— Karen Brennan, Attorney

Recently, I stopped in a neighborhood coffee shop for an iced coffee. It was a fabulous little coffee shop in a neighborhood I don’t frequent and whose name I won’t mention. Anyway, while perusing the menu, I noticed they offered a blended coffee drink under the name Frappuccino.  Noting the teenager behind the counter, I did not feel it would be beneficial to provide a trademark tutorial or a warning as to how Starbucks would react to this use of its arguably famous trademark for identical goods.

Sipping my delicious frozen beverage, I could not help thinking it would be a good blog topic to discuss the importance of trademark policing and enforcement.   Obviously, this is not always an easy task and these types of uses are especially difficult to detect.  In fact, Starbucks has been very active in protecting its trademark rights, even against small, mom-and-pop coffee shops which it discovers are using a similar name or logo mark such as Conga Coffee & Tea (similarly shaped green logo mark).  However, identifying an infringing name of a shop is one thing, but identifying an infringing menu item is a far more difficult task.

Companies spend a lot of time and money developing brand names for products and services and many companies have hundreds of branded products in their portfolios.   An important part of branding is protecting those brands and companies need to determine how to best monitor their marks.  Employing a watch service is always a good idea for major brands and/or a company name.  However, the cost of a watch service is by the mark and can quickly add up if a company has numerous brands to protect.  Thus, a few suggestions as to steps a company can take to protect its marks include:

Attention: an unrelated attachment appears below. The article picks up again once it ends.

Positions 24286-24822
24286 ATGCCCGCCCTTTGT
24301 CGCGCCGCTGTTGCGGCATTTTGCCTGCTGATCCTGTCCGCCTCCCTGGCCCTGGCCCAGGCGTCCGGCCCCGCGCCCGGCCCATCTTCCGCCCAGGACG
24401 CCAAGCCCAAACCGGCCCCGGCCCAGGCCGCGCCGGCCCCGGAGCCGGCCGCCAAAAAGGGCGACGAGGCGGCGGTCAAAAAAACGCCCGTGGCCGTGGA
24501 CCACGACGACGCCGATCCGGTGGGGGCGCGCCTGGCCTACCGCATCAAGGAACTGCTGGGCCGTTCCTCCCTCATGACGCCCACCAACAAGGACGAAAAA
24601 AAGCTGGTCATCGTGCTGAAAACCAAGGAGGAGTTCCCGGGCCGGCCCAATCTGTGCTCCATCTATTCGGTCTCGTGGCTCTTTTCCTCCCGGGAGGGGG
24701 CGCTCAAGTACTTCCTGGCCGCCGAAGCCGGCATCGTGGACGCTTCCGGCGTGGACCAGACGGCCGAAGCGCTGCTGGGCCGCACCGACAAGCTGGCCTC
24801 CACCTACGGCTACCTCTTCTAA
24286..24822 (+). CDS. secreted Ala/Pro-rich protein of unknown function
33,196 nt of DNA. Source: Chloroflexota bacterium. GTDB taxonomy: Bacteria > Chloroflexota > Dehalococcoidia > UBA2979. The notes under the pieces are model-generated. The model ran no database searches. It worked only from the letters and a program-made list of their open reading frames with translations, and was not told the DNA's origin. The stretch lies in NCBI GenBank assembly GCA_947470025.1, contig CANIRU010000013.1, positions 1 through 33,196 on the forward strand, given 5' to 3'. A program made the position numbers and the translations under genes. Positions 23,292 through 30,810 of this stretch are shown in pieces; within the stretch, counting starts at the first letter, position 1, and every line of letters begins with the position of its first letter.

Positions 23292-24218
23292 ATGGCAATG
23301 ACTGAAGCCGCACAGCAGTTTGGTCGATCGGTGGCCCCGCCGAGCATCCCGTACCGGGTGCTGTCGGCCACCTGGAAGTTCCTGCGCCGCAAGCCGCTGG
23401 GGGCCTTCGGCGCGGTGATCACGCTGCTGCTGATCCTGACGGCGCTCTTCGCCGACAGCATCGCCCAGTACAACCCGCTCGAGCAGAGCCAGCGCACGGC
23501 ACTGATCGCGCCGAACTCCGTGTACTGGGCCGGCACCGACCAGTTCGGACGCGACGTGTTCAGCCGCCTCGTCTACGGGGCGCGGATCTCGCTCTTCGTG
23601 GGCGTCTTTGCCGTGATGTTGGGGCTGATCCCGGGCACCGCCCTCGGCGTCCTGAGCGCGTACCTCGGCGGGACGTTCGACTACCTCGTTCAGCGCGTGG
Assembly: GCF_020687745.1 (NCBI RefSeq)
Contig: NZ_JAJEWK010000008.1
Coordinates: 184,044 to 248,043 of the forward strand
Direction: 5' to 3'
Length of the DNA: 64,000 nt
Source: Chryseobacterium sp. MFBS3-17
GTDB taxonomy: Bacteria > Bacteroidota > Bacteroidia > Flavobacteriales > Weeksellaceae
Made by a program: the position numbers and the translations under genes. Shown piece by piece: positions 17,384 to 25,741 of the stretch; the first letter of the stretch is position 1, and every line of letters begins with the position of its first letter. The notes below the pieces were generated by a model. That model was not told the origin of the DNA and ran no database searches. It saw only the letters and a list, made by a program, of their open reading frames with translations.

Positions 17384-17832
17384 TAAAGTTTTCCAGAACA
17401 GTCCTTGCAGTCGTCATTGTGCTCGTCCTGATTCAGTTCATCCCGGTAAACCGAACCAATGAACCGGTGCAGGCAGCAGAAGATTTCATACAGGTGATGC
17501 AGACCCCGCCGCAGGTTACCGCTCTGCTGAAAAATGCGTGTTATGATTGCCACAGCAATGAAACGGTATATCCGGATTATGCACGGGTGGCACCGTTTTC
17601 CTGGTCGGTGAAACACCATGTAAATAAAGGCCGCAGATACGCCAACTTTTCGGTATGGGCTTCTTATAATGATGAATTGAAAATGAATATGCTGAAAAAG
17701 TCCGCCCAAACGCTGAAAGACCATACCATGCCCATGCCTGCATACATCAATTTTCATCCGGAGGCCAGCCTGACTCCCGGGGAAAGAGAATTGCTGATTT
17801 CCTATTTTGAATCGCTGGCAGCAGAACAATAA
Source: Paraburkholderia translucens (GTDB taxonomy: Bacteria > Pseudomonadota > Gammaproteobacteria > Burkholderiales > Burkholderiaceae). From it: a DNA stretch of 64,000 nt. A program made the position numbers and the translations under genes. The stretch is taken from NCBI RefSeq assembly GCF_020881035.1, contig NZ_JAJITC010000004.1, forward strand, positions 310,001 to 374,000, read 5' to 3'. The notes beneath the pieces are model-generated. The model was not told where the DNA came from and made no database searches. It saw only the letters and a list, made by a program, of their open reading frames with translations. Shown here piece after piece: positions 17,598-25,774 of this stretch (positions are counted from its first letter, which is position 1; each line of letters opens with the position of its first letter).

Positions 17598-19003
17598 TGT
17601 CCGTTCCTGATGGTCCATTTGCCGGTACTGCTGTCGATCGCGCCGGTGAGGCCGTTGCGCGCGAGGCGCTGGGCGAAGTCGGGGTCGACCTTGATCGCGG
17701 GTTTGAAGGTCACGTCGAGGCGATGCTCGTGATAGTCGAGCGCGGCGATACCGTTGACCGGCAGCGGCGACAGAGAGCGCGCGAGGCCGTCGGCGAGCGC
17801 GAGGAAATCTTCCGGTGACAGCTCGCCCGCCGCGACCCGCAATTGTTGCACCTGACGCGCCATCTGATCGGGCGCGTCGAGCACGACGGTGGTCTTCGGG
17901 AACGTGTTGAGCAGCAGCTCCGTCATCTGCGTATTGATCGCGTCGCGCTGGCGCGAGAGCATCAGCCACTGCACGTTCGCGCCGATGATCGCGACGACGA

1. Apply for federal trademark registration whenever possible;
  2. Proper and consistent use of the ® ™ symbols in connection with each and every brand;
  3. Undertake periodic Internet searches for potentially infringing uses;
  4. Create champions for your brand – highly loyal customers, distributors, retailers, and other partners, who will bring potential infringements to your attention;
  5. Internal education for employees to keep their eyes open and listen with an open ear when others bring potential infringements to light; and
  6. If you become aware of a potential infringement, take action sooner rather than later by sending a formal letter.  You may want to consider hiring a trademark attorney to send the letter; investing in a well written cease and desist letter will often pay off by putting an end to the infringement.